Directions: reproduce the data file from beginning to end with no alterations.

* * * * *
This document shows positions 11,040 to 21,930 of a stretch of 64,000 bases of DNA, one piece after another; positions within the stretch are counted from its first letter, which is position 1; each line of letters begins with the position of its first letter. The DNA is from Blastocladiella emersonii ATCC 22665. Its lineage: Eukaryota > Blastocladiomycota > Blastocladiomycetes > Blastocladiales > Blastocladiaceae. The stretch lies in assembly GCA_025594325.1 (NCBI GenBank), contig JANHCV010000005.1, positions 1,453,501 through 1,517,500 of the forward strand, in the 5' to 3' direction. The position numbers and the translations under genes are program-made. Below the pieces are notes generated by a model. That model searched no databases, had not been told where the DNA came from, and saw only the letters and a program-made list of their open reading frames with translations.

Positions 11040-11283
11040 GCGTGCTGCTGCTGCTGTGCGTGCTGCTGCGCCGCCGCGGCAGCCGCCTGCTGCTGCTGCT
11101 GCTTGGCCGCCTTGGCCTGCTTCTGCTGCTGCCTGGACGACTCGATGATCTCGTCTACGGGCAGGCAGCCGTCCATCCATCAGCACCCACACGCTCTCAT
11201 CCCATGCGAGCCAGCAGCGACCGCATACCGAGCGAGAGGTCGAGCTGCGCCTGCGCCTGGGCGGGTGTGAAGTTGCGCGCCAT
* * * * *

This document shows positions 11,040 to 21,930 of a stretch of 64,000 bases of DNA, one piece after another; positions within the stretch are counted from its first letter, which is position 1; each line of letters begins with the position of its first letter. The DNA is from Blastocladiella emersonii ATCC 22665. Its lineage: Eukaryota > Blastocladiomycota > Blastocladiomycetes > Blastocladiales > Blastocladiaceae. The stretch lies in assembly GCA_025594325.1 (NCBI GenBank), contig JANHCV010000005.1, positions 1,453,501 through 1,517,500 of the forward strand, in the 5' to 3' direction. The position numbers and the translations under genes are program-made. Below the pieces are notes generated by a model. That model searched no databases, had not been told where the DNA came from, and saw only the letters and a program-made list of their open reading frames with translations.

Positions 11040-11283
11040 GCGTGCTGCTGCTGCTGTGCGTGCTGCTGCGCCGCCGCGGCAGCCGCCTGCTGCTGCTGCT
11101 GCTTGGCCGCCTTGGCCTGCTTCTGCTGCTGCCTGGACGACTCGATGATCTCGTCTACGGGCAGGCAGCCGTCCATCCATCAGCACCCACACGCTCTCAT
11201 CCCATGCGAGCCAGCAGCGACCGCATACCGAGCGAGAGGTCGAGCTGCGCCTGCGCCTGGGCGGGTGTGAAGTTGCGCGCCAT